On August 23, the Metropolitan Police entered a well-appointed flat at 36 Suffolk Street, in the heart of London. In the flat, they found an ensuite bathroom; in the bathtub, they found a padlocked bag, and in the bag, they found the body of Tina Davis Tina, a brilliant mathematician, worked in Cheltenham for GQHC, Britain's domestic eavesdropping agency. She lived in London on secondment to MI6, Britain's Secret Intelligence Service, and the block of flats where they found her body is an MI6 "safe house reportedly". Uninterested in potential national-security angles, the police immediately announced they were looking for clues to Tina's mysterious death in the details of her private life. But they didn't make much headway. A month after discovering her body, they still hadn't determined the cause of death, although they had admitted the case was "complex" and "unexplained." It seemed like a job for Quintus Noone Fortunately, he happened to be available.View More
59 Sandra raised her eyes suddenly and gave me the same sort of inspection, as if she’d never really seen me before: and I guessed that for her it was much more a radical assessment. I was no longer the man she’d tricked rather easily with her charms and feminine ways, but the man who had discovered her duplicity. I was accustomed by now to seeing this new view of me when people had tried to deceive me, and although I might often regret it, there seemed no way of going back. “They warned me you know,” she said doubtfully. “I kept hearing how good the great Quintus Noone was, and I should tread carefully. They said you’re exceptionally good…exceptionally good…at this sort of thing. But I didn’t believe them. But now I’m standing here in your North London flat banged to rights.” “Afraid so,” I said succinctly. Her eyes were red with tears, but I never fell for crocodile tears. Having three sisters had nullified that emotion. “When did you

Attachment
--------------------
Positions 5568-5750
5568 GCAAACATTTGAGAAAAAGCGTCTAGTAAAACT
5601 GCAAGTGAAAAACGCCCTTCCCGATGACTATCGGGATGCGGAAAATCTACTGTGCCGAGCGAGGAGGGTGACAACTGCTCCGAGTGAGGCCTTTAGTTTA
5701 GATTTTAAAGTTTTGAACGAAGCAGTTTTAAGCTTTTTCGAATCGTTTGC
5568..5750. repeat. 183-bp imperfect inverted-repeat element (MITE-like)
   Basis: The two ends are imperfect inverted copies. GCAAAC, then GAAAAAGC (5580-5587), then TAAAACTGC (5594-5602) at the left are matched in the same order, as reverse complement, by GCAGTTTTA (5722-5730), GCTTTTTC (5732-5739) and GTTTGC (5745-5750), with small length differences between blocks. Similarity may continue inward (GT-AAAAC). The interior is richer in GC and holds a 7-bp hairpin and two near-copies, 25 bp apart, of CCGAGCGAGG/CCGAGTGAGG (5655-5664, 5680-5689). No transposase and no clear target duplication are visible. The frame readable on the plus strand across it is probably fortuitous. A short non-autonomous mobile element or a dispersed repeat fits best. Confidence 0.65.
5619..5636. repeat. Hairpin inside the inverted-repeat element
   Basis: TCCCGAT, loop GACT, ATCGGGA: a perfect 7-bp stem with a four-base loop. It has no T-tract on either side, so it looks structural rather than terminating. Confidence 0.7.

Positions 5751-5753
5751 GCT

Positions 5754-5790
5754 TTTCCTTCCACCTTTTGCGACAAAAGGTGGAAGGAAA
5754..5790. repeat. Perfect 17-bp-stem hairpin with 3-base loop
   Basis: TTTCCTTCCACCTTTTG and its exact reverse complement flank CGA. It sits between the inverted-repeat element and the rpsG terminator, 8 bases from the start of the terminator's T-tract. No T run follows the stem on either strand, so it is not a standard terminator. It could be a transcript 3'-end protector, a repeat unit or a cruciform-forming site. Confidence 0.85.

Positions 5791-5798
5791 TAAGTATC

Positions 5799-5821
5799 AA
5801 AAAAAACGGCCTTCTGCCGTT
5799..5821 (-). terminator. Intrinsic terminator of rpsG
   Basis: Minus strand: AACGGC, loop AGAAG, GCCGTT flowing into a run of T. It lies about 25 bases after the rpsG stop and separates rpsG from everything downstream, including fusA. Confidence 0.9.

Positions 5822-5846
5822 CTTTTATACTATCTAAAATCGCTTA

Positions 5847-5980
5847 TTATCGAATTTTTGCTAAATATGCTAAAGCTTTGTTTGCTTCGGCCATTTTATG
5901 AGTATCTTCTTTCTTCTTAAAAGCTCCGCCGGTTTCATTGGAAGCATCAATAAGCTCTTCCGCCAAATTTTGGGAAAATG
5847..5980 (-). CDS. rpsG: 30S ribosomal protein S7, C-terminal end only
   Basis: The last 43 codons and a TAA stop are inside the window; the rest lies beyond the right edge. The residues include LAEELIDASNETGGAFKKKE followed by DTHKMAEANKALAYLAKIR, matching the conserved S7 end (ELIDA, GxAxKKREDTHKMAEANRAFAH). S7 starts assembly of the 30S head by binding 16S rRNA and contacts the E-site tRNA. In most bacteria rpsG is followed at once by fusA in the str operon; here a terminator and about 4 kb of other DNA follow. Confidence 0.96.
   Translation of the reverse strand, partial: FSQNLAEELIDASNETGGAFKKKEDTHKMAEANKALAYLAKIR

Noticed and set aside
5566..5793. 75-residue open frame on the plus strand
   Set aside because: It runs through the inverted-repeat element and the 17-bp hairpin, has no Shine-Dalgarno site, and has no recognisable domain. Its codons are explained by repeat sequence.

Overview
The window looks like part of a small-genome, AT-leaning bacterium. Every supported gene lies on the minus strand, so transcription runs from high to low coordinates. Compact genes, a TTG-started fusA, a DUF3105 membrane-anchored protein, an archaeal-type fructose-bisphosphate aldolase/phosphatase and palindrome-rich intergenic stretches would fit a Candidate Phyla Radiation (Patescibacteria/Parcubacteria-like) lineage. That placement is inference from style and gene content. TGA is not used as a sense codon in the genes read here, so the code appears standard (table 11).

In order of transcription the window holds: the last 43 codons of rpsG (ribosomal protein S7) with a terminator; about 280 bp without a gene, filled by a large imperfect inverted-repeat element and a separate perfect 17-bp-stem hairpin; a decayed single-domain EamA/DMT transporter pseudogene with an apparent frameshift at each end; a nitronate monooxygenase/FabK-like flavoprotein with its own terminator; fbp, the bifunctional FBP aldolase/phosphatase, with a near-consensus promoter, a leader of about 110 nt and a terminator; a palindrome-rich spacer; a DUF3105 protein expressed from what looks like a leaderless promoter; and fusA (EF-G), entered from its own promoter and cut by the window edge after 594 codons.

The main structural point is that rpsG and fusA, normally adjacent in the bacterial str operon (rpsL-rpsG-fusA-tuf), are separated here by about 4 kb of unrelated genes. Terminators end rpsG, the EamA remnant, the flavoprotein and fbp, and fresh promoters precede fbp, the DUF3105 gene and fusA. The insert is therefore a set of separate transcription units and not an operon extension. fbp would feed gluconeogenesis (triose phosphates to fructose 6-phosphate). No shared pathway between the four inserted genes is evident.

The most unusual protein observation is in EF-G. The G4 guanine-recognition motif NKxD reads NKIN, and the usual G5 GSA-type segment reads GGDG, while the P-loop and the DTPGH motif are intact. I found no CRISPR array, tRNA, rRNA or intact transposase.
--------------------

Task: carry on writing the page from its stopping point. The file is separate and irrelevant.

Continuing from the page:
"The three theories," I began, "are positively conceivable. Assuming what we recognise, we may deliberate them quite believable. But they are still theoretical. In extra words, they may be precise, but their correctness is by no way established. As such, they signify three areas of indecision. However, I do not regard these doubts as major flaws in our case, both because in all three examples, several reasonable replacements exist, and because these propositions are all efforts to respond consequential, or even relating, questions. We may never find acceptable responses to all these distant inquiries, but the fundamental of our case is built on solutions to other, more dominant, questions. Do you understand?" "I do," Sandra replied, "but I don't see where you're going with it." "I think Tina Davis was assassinated," I continued. "I think MI6 played a main role in her death, and I think so founded on deliberations dispassionate of these doubts. I think Tina was doing
"As we move away from the fundamentals, things get ambiguous, Sandra. There is one conceivable response to the subject of why Tina may have focused against her employers. But there are many other probabilities. For what reason did Tina make those trips to the café near the West Finchley tube station. Her recurrent chance encounters with an enigmatic duo, who may or may not be the same as the Mediterranean twosome for whom the police are hypothetically searching. Maybe Tina and the couple were convening to arrange other, less observable meetings, and for this motive, these discussions were seen by Tina's MI6 as duplicitous.""It is likely that the Mediterranean pair, and the West Finchley team may be the identical people," Sandra interjected, "and that they might have been MI6 agents who were allocated to analyse Tina, possibly to deceive her, definitely to obtain whatever she may have been attracted to reveal."
"But why?" Sandra demanded, "I cannot believe you are willing to give up, so easily.""When I said, I was going to drop it, what I meant was that the Home Secretary angle has been shut off to me, but there are more than one way to skin a cat.""Please, Quintus, tell me, what you are planning to do?""Very well. Unless I'm reading it entirely incorrect, the crime concerned as much personality elimination as bodily slaying. What could be the reason? It seems to me that Tina must have been doing something her managers found unbearable, something that made her a burden rather than an advantage, and I don't think she was very careful about it.""Go on," Sandra pressed."She was besieged for a three-branched attack: first, to quieten her forever; second, to make sure she would never be contemplated well-thought-of, though she may have been much more than that; and third, to warn her co-workers of the significances of pursuing the trail she chose."